The Austin American Statesman published an editorial this morning, spanking a prosecutor for alleged misconduct.
I wonder when the last time was that the American Statesman, Houston Chronicle, or Dallas Morning News ran a positive editorial praising a particular prosecutor, law enforcement, or prosecution in general.
It seems that the pendulum has swung so far to the left (with the Tulia controversy, DNA Lab scandals, and the incessant whining and complaining about the death penalty) that there is no longer any crime heinous enough to warrant the media in portraying the defendant as the real bad guy, rather than the State.
Maybe I'm just naive in persisting in my belief that there are still some really bad people among us who do really bad things to innocent victims; and who really need to be severely punished for their deeds. God help us.
In the gestalt scheme of American society, prosecutors (and, on a broader scale, law enforcement professionals in general) are repetitively scrutininzed through the lens of a love-hate standard. While the sort of soft-minded, path-of-least-resistence drivel exemplified by the American-Statesman editorial is recycled too often for our taste, shows like "Law and Order" and "CSI" consistently dominate the TV ratings. As has been discussed exhaustively in this forum, prosecutors are "easy" targets for intellectually lackadaisical hacks looking to point the sinister finger of blame for society's ills because prosecutors are high-profile public figures, but sound trial preparation strategy and the Disciplinary Rules of Professional Conduct often inhibit a "robust" response to media attacks, at least on a case-by-case basis. Another factor comes into play, as well. Prosecutors are held to a higher standard because of the very nature of the work we do. That may not seem fair in the trenches, but it's how it is. It's made all the more frustrating when gaffes by our colleagues on the other side of the bar are blamed predominantly on the "faulty" system, rather than deficiencies in individual performances. It does make one want to drop it all and walk away at times. But most of us don't. That's what marks us as the good guys.
In an earlier life, I was invited to speak to a graduate class taught by Paul Burka (Tx. Monthly) at UT's LBJ School. The topic was the death penalty and the media. My talk was colloquially entitled "Why executing the guilty is not 'news.'"
And it's not. Think about it. Barring something "sexy" like Timothy McVey's case, news coverage of the average execution is on page A14 of your local paper (if covered at all), squeezed below a car ad and an article about low-carb diets. Few people show up to protest or to view them anymore. It has become routine, and the routine is not newsworthy in today's world (you may take varying meanings from this phenomenon, but it doesn't make the fact untrue).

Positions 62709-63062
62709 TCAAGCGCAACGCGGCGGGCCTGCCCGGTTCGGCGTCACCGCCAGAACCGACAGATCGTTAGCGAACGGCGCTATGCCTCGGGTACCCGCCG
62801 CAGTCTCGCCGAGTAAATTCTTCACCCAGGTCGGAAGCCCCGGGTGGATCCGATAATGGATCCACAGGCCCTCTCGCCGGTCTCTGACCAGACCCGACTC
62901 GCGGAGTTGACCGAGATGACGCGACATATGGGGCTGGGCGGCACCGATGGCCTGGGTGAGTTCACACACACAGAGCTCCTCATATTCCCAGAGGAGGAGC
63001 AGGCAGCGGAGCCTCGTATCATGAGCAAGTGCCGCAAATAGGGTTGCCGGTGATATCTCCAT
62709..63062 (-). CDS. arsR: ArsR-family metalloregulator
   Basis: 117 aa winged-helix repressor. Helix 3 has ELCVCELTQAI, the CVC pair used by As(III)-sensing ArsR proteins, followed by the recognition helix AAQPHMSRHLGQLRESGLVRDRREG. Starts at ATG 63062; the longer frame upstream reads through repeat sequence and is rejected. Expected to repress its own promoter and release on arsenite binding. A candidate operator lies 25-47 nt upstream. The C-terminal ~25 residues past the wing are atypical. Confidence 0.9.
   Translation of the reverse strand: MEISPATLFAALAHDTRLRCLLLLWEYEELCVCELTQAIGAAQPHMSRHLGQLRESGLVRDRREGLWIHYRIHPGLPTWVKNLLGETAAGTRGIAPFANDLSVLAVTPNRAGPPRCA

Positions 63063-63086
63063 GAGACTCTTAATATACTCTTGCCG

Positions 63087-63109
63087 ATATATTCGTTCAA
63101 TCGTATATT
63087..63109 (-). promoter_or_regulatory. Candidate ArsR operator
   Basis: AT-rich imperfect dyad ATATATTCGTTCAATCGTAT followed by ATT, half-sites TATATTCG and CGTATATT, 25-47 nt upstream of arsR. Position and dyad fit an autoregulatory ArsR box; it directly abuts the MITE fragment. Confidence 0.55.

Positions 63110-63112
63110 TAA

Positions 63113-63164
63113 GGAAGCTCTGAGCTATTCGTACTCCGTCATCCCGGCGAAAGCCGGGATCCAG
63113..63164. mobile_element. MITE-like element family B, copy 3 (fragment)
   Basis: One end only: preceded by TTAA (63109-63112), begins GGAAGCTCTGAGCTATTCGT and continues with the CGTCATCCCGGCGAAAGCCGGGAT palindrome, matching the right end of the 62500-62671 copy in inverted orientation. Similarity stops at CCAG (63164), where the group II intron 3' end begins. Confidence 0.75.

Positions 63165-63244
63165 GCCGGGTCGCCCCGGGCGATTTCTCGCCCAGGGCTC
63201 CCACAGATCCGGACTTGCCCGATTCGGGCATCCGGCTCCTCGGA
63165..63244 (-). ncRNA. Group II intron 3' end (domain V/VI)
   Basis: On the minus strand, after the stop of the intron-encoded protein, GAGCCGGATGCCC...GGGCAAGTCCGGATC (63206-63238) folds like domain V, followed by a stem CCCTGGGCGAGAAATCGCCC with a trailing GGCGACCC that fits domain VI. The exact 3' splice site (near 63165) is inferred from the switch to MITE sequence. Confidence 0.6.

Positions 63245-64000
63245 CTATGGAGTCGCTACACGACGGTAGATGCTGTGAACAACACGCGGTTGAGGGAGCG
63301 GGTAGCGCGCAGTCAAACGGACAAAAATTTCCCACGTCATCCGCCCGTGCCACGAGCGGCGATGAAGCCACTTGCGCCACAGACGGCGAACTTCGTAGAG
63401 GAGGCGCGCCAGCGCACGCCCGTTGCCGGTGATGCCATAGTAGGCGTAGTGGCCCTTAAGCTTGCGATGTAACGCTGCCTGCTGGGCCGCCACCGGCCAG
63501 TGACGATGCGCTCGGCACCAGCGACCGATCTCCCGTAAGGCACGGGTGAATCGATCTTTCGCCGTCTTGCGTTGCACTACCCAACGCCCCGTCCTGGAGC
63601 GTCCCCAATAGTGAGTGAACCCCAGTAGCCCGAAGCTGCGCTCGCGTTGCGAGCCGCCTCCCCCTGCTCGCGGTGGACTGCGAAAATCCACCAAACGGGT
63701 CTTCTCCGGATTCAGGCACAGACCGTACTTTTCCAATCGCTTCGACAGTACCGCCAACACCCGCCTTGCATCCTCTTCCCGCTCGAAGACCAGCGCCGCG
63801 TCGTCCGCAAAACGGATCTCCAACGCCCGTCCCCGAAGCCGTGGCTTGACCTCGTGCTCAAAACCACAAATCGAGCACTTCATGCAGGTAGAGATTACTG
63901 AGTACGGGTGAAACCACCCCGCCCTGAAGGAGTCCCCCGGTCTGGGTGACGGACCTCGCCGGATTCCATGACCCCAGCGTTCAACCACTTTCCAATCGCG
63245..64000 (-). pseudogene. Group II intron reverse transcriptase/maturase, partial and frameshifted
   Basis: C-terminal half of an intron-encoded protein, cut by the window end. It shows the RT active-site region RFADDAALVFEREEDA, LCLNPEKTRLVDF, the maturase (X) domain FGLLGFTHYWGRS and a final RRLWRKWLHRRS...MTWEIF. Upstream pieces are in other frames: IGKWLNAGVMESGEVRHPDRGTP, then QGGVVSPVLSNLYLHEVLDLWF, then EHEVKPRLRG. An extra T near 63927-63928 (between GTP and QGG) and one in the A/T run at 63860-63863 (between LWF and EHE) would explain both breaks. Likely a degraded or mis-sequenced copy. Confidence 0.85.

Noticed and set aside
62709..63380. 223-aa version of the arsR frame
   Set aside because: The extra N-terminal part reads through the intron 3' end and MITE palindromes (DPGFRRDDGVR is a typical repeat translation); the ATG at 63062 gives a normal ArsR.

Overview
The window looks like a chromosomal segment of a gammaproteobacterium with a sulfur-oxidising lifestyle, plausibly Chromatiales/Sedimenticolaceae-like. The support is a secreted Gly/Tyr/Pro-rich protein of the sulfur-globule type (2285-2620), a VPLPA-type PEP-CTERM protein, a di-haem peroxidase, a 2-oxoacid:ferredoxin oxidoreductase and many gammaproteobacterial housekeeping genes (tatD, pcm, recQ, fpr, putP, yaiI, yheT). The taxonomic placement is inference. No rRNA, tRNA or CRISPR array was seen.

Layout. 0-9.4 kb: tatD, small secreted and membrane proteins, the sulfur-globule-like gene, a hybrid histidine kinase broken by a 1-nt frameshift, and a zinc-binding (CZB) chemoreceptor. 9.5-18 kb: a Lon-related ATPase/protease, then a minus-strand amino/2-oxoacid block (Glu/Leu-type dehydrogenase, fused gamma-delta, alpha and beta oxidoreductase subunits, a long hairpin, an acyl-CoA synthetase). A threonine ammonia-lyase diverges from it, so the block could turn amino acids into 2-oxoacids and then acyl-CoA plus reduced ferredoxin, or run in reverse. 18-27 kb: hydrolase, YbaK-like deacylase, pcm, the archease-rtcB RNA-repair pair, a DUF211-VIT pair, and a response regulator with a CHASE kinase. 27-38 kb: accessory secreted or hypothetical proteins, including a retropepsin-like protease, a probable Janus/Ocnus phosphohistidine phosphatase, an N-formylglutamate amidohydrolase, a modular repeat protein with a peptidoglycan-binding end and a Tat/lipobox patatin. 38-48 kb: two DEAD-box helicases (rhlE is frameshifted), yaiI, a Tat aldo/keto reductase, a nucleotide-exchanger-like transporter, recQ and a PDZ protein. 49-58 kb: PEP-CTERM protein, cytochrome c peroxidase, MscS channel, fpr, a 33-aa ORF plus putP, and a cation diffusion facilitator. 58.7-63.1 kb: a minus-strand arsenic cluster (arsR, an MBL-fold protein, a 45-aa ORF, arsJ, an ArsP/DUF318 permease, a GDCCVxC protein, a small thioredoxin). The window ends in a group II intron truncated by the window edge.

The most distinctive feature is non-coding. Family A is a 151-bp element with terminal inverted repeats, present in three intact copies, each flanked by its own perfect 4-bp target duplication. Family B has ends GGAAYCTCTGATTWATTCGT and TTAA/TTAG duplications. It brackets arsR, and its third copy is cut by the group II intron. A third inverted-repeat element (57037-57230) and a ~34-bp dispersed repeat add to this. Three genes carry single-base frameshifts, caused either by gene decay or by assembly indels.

This same principle applies to what prosecutors do day-in and day-out. Convicting the guilty is not "news" -- by which I mean, there is no conflict, there is no room for someone's "angle" or "spin" to make things appear in a different or more controversial light. "Dog bites man" does not get covered, and those stories take up about 90% of a prosecutor's work. It's only the unusual, the out-of-the-ordinary, the "sexy" cases that get covered, and then when they do, they get beat like a dead horse -- or at least until people stop reading or watching the dead horse, at which point the 24/7 news media must switch to the next dead horse before loosing its audience.
In a way, then, I think prosecutors and our court system are victims of their own success. Look at other countries' systems, where bribery, corruption, and injustice are common -- these things are no longer news because there is nothing attention-grabbing about them. It's only when some judge or politico gets caught on videotape or does something unusually corrupt or injust that it hits the newsstands. Meanwhile, back at home, every poll of voters which asks them to rank issues in their order of importance results in "crime" being somewhere around #7, which is the political equivalent of flat-lining.
This is not to say things are perfect [insert standard disclaimer here], or that they can't be improved -- we all know they can, if done the right way. But anyone who relies on the "Media-Industrial Complex" of 21st-century America to gauge the true state of our system is fooling themselves, and anyone trying to fight those who buy ink by the barrel are facing an uphill battle. For more on this debate, see "Fighting Back" thread.
Shannon has it right. Good government is boring.
Nail on the head, Shannon. The need for a new "spin" combined with 24/7 news which is more sexy and entertaining than the "real" news is the culprit in this situation. That's why prosecutors, who tend to say boring things like "I am ethically bound not to discuss the facts of this case until the defendant has received his fair trial", don't get to be talking heads on the talk shows disguised as news shows (for examples, see O'Reilly, Hannity and Colmes, Cross Fire, and all the others). Unfortunately, the only prosecutor I have seen on these shows happens to be a female DA from the New York area (I forget her name) who seems almost as defense oriented as the defenders. Guess she's looking for a spot on Court TV. Don't get me started on this ...
One way to help see your office gets "good" press is to issue press releases. Bill Jennings, District Attorney for Gregg County, and his staff do an excellent job of sending press releases to the local paper after winning jury trials or having convictions affirmed on appeal.
Jennings (or the assistant who tried the case) will generally type up a short story on the case, along with a quote or two from the prosecutor and the victim. (In the spirit of fairness, he also includes the Judge's name and the defense attorney's name.) Then Jennings faxes his press release to one of two specific reporters at the newspaper.